human factors, human-computer interactions, aging, Fitt's law


As the beneficial aspects of computers become more apparent to the elderly population and the baby boom generation moves into later adulthood there is opportunity to increase performance for older computer users. Performance decrements that occur naturally to the motor skills of older adults have shown to have a negative effect on interactions with indirect-manipulation devices, such as computer mice (Murata & Iwase, 2005). Although, a mouse will always have the traits of an indirect-manipulation interaction, the inclusion of additional sensory feedback likely increases the saliency of the task to the real world resulting in increases in performance (Biocca et al., 2002). There is strong evidence for a bimodal advantage that is present in people of all ages; additionally there is also very strong evidence that older adults are a group that uses extra sensory information to increase their everyday interactions with the environment (Cienkowski & Carney, 2002; Thompson & Malloy, 2004). This study examined the effects of having multimodal feedback (i.e., visual cues, auditory cues, and tactile cues) present during a target acquisition mouse task for young, middle-aged, and older experienced computer users. This research examined the performance and subjective attitudes when performing a mouse based pointing task when different combinations of the modalities were present. The inclusion of audio or tactile cues during the task had the largest positive effect on performance, resulting in significantly quicker task completion for all of the computer users. The presence of audio or tactile cues increased performance for all of the age groups; however the performance of the older adults tended to be positively influenced more than the other age groups due the inclusion of these modalities. Additionally, the presence of visual cues did not have as strong of an effect on overall performance in comparison to the other modalities. Although the presence of audio and tactile feedback both increased performance there was evidence of a speed accuracy trade-off. Both the audio and tactile conditions resulted in a significantly higher number of misses in comparison to having no additional cues or visual cues present. So, while the presence of audio and tactile feedback improved the speed at which the task could be completed this occurred due to a sacrifice in accuracy. Additionally, this study shows strong evidence that audio and tactile cues are undesirable to computer users. The findings of this research are important to consider prior to adding extra sensory modalities to any type of user interface. The idea that additional feedback is always better may not always hold true if the feedback is found to be distracting, annoying, or negatively affects accuracy, as was found in this study with audio and tactile cues.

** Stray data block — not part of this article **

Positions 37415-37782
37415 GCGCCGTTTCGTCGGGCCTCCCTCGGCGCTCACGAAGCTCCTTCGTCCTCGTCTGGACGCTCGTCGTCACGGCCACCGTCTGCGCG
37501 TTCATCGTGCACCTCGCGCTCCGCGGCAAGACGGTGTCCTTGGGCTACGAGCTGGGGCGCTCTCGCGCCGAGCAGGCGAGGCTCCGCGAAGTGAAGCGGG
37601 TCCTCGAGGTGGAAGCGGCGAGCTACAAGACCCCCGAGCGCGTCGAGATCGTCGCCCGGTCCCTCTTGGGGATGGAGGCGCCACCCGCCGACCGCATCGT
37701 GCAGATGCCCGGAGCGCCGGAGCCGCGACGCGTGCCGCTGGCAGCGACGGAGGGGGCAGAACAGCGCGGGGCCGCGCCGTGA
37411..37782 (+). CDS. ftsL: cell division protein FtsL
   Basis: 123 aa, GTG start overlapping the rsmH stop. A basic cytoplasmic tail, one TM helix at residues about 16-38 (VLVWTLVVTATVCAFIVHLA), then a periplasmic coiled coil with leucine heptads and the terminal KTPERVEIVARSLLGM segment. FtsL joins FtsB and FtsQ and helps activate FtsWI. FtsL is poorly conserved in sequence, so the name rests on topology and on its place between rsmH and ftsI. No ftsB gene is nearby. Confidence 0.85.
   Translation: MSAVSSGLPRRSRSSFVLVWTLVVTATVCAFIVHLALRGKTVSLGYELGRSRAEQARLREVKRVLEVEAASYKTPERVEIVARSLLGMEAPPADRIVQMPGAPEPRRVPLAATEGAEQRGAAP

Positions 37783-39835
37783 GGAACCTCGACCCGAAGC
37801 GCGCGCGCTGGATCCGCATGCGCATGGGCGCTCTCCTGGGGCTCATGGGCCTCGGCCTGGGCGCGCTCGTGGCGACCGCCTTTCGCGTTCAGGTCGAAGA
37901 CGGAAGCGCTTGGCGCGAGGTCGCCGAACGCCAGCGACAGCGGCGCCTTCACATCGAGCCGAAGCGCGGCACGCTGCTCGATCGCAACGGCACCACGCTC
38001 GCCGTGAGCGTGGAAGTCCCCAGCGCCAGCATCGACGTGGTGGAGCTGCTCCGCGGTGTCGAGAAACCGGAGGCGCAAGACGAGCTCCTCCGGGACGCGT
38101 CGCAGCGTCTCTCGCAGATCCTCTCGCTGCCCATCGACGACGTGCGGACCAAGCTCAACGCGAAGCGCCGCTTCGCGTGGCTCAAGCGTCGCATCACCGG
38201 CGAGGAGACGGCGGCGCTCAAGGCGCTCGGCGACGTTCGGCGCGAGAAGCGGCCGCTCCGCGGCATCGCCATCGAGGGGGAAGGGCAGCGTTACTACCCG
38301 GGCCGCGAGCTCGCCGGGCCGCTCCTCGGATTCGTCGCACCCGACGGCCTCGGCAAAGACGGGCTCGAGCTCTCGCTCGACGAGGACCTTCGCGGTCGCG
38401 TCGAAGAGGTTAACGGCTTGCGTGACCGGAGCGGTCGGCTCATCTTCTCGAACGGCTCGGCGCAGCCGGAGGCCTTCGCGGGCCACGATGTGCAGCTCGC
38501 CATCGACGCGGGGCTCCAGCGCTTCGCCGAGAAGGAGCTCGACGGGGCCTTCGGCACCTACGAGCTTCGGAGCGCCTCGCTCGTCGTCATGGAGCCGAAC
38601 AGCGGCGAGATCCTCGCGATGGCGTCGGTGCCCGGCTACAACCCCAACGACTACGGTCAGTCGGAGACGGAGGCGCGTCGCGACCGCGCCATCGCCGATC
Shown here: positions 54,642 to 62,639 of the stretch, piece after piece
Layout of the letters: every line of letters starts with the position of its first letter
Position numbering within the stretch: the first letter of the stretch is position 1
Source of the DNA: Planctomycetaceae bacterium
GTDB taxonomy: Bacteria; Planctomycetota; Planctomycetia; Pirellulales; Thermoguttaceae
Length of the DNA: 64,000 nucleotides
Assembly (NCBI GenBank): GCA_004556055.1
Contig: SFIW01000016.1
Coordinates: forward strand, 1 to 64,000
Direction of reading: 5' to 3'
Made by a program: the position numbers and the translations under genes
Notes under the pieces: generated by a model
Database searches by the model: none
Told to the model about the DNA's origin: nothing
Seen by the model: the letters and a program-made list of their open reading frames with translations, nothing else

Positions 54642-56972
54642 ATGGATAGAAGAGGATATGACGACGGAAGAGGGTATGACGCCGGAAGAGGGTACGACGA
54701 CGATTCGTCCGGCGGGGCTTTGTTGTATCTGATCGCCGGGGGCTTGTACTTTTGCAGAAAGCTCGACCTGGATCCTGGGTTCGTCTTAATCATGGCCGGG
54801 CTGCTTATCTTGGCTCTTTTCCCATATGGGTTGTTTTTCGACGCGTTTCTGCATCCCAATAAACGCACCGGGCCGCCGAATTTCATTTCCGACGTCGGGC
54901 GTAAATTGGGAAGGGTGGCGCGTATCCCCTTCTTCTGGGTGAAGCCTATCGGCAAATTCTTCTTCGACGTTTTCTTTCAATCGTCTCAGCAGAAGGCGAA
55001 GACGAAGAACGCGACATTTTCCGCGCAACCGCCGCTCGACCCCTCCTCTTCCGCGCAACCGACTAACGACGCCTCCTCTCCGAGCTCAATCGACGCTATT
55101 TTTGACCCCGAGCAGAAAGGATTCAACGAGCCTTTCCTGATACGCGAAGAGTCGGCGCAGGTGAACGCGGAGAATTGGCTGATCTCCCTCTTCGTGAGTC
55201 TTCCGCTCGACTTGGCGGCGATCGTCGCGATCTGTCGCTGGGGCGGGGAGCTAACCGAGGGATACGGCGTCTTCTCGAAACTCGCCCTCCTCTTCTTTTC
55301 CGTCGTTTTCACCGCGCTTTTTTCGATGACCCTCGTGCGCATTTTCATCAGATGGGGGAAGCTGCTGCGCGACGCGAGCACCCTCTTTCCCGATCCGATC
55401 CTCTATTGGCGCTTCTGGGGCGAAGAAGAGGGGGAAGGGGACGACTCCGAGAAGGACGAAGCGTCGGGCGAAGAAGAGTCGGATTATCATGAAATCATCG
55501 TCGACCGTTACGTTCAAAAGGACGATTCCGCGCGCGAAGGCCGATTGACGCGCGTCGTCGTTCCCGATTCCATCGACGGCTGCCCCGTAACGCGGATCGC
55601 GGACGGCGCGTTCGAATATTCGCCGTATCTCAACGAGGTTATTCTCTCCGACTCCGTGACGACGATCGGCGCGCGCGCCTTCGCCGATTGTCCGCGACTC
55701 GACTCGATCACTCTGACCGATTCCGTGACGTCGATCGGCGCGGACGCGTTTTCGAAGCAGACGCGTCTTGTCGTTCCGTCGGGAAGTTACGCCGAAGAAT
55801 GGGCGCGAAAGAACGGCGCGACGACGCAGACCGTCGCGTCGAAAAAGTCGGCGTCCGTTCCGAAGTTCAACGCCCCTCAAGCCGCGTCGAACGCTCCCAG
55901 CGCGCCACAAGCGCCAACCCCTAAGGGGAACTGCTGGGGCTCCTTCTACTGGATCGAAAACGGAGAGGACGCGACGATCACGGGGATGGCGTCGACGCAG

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Graduation Date



Smither, Janan


Doctor of Philosophy (Ph.D.)


College of Sciences



Degree Program









Release Date

September 2009

Length of Campus-only Access


Access Status

Doctoral Dissertation (Open Access)

Included in

Psychology Commons